Data published by the Association of British Insurers (ABI) on the first full year since the “freedom and choice” pension reforms of April 2015 found that while most people are being sensible, others are taking significant risks.
The research underlined the popularity of drawdown, where the pension is left invested and income taken from it in tranches. But large numbers of people are entering drawdown without taking advice, despite the complexity of the products, while too few savers are shopping around for either drawdown products or annuities.
For all the advantages of the reforms, too many people are falling into the traps hidden in the rules. Here we look at some of the issues highlighted by the latest data.
1) Make it last
Most savers are being sensible, judging by the ABI data, with 57 per cent of pots having 1 per cent or less withdrawn from them in the first three months of 2016. But more than 4 per cent of pots had regular withdrawals of over 10 per cent each quarter and a fifth of people are taking 8 per cent of more from their pensions each year.
If you take 10 per cent every three months from a £100,000 pension pot, it’ll be gone in less than three years.
The accepted wisdom is that 4 per cent is a sustainable level of income to take from a pension. But research by Morningstar, the investment analysts, suggests that investors in the UK would be safer sticking to income withdrawals of 2.5 per cent.
“In a low interest environment it is difficult to get more than 4 per cent income from savings and investments, which means that people are drawing down on their capital as well as taking the income,” said Adrian Lowcock, investment director at Architas. “This is unsustainable as over time these retirees will need to draw the same income from a smaller pot.”
The impact of withdrawals on pension savings is exacerbated by “pound cost ravaging”, which is what happens when the same level of income is taken even as the value of the pot is reduced by market volatility.
2) Don’t go it alone
The risk of pension pots being drained prematurely highlights the importance of taking advice. Just six in ten drawdown customers took regulated advice, according to research earlier this year by the Financial Conduct Authority (FCA), despite the complexity of the arrangements.
“I would argue that drawdown should only be made available with advice,” said Iain Wishart, owner of Wishart Wealth Management in Edinburgh. “Drawdown plans require special care, skills and attention, including an ongoing drawdown investment and income strategy. Few retirees are equipped to set up or monitor drawdown.”
Royal London Intermediary figures show that its customers, who must take advice when entering drawdown, withdraw an average of 2.62 per cent, less than half the 5.63 per cent average withdrawal recorded by the ABI.
Fiona Tait, pensions specialist at Royal London, said: “We believe this is due to advisers helping their clients to understand how much they can realistically withdraw without running out of money in the early years.”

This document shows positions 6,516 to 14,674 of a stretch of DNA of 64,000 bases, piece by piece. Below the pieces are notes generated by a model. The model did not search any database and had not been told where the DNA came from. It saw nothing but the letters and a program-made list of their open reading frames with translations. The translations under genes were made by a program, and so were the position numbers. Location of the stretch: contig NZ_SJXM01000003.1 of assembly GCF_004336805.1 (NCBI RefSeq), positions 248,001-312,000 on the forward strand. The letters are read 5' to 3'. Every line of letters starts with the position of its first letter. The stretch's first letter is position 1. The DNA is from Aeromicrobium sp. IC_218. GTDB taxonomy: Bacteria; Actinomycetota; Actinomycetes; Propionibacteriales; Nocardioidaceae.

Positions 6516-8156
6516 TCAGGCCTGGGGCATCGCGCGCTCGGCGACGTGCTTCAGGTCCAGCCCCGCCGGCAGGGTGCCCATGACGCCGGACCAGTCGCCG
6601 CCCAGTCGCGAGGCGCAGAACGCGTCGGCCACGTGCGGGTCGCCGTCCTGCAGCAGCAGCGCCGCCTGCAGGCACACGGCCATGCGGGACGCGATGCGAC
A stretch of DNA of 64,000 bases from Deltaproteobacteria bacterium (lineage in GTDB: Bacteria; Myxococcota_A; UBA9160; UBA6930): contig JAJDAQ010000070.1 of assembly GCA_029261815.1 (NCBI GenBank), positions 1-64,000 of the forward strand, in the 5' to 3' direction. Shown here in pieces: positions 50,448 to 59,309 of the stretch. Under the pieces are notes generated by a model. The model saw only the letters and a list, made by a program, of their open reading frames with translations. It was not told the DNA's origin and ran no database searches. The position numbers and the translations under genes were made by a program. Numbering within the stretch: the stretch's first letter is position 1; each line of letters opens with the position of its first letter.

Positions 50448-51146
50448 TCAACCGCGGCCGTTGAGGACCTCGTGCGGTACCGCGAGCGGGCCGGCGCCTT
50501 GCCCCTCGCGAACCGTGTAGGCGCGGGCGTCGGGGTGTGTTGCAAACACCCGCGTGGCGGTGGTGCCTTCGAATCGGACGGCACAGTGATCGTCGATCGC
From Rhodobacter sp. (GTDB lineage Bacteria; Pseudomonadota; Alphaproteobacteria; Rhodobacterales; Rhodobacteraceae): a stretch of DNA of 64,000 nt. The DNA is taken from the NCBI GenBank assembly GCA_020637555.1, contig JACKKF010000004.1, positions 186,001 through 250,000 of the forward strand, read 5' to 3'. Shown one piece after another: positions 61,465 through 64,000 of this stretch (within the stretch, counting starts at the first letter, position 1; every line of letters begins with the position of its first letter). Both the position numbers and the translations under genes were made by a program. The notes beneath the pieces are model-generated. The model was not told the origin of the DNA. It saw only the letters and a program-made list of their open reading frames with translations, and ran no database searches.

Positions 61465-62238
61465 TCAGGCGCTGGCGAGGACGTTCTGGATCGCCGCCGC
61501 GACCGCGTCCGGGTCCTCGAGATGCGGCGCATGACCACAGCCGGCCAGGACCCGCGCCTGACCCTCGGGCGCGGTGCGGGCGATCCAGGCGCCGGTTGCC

3) It’s not either/or
While drawdown becomes increasingly popular, sales of annuities, which provide a guaranteed income through retirement, continue to fall. The trend is likely to accelerate as annuity rates are dragged down by tumbling gilt yields, potentially pushing more people towards the risk of drawdown when annuities might be more suitable.
But those eschewing the certainty of annuities in favour of drawdown might be missing out on a better solution – a combination of the two.
“With income much harder to come by and markets at a surprisingly high level a combination of annuity and drawdown is likely to be a good option these days for many people,” said Graeme Mitchell, managing director of Lowland Financial Planning in Galashiels. “Annuity rates may seem poor value at around 5 per cent a year, especially when your capital has disappeared, but they provide a secure dependable income at modest cost – impossible to find elsewhere.”
Wishart said: “There is a strong case to add guaranteed annuities to other sources of income, such as state pension or defined benefit pension, to ensure the base costs of living are met whatever happens,” he said.
One option is to take a 30-year annuity, which offers around 4 per cent a year and ensures the payments go to beneficiaries on the policyholder’s death.
Another is a temporary annuity that can provide a high annual income for a certain number of years, which can be especially useful if you don’t want to rely entirely on your drawdown funds for your income.
“This can be used as a kind of back-to-back arrangement where you take a secure temporary income for, say, five years and invest the balance for growth till the annuity income stops, in the hopes of growth to replace the fund used to buy the annuity.”
4) Shop around
You’ll likely get a better deal from your drawdown plan or annuity if you look at other options instead of taking the first offer from your existing provider.
The FCA has said that for risk-averse savers with average-sized pensions, annuities usually offer better value – provided they are bought on the open market. A 2014 review by the regulator found that eight in 10 of people who took the annuity offered by their existing provider could get a better deal on the open market, but the number of people shopping around for their annuities has fallen since April 2015.
The figures from the ABI show that just 41.5 per cent of savers switched when buying an annuity and just 53 per cent moved to a different provider when entering drawdown.
Andrew Tully, pensions technical director at Retirement Advantage, said: “The shopping around process continues to fail, and less people are actually looking for a better deal since the start of pension freedom. This leads to poor value whether people are choosing drawdown, annuity or a blend of both to provide their retirement income.”